You can’t stop a sore loser from thinking what they want and you can’t convince them out of their opinion. The only way to battle a sore loser is to make sure they’re not right (it might surprise some of you ladies that yes, business can indeed be conducted outside the bedroom!).
Update: It’s been called to my attention by several female readers that the comment above was offensive and diminishes the hard-earned success of females in the workplace. I realize now it was a poor example and misrepresented the very reason I have this column. It wasn’t my goal to suggest that women are perpetuating a Mad Men-era stereotype and that men are absolved of their roles in these scenarios. While it exists, this in fact is NOT a common problem in the workplace. I mentioned it as merely a side note to emphasize the importance in making sure “Sore Losers” are not making accurate accusations by carrying yourself properly in the workplace.
Use your connections and your network to get ahead, but do your own dang work. Show results. Then the sore losers will disappear one by one.
There’s harmless gossip and then there’s malicious gossip. Harmless gossip is…harmless. But you must avoid the malicious gossiper completely. In fact, put large amounts of space between you and this person.
Assume that since they’re willing to share really bad information with you, they’re sharing it with other people. They’re kind of like the flu.
If you run across a malicious gossiper and they start talking, whatever you do,don’t agree with them. Because the next thing you know, your sentence of “Oh, I agree with you – I bet she totally slept with that guy to get that job” will be shortened to “So and so just told me that so and so slept with so and so!” And voila, you’re screwed.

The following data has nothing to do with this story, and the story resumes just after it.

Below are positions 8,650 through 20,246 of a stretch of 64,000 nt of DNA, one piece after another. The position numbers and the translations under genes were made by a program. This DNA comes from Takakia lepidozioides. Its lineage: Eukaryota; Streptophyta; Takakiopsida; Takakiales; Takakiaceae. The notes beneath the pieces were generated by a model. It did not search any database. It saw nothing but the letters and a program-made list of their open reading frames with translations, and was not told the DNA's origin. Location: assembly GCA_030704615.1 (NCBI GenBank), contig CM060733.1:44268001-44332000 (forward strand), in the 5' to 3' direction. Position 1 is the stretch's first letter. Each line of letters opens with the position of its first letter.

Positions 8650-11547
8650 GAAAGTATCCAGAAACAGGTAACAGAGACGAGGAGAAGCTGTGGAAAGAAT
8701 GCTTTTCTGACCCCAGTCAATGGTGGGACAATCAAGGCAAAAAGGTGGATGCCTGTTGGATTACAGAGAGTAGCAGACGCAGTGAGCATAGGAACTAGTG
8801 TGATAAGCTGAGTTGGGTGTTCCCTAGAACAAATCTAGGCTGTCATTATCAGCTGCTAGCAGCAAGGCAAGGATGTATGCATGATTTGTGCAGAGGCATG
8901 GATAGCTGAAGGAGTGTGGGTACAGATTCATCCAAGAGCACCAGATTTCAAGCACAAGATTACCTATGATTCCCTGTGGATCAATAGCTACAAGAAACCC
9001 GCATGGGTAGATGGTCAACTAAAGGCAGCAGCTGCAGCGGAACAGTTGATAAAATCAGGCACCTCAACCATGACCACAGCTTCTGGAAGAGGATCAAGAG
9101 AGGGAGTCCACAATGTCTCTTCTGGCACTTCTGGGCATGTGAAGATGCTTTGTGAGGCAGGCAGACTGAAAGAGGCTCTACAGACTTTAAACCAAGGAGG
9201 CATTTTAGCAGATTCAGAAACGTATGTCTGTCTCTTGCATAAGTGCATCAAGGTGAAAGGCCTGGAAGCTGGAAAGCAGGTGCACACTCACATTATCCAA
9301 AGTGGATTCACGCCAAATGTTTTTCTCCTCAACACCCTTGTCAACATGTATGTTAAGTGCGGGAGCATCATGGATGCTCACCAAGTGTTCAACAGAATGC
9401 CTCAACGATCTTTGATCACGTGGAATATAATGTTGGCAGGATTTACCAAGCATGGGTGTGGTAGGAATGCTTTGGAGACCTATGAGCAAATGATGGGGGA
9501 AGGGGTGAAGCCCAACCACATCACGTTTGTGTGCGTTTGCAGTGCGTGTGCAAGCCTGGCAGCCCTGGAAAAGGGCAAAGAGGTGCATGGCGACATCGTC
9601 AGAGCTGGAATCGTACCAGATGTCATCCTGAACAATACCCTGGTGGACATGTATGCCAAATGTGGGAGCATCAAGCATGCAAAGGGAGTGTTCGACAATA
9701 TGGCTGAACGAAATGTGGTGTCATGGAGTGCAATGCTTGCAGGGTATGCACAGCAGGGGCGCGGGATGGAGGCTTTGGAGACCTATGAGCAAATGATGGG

I recently attended an event where several startups were invited to pitch. One woman stood up to sell her idea to a room undoubtedly full of millions, a big opportunity for a small company. She looked sharp and ready. But then she opened with, “Don’t worry, this isn’t a crappy website that does blah…”
Well shoot. For the remainder of her presentation, I assumed her website was crappy.
The Apologizer will discredit themselves as soon as they open their mouth. They will start a presentation with qualifying statements like the one above or they will ask for a raise by saying, “I know we don’t have a lot of money, but…” They lose these deals because they show a massive lack of confidence in the statement, regardless of topic.
You don’t necessarily have to avoid this person. Just don’t be this person. The company pays you a salary because they think you’re worth it. You have every right to be in the room and to be having that conversation right then. Why act like you don’t belong there?
Repeat the following statement as many times as you need to before you have an important conversation or make a presentation: Be confident, not cocky.
Then own the heck out of it. Your career depends on it.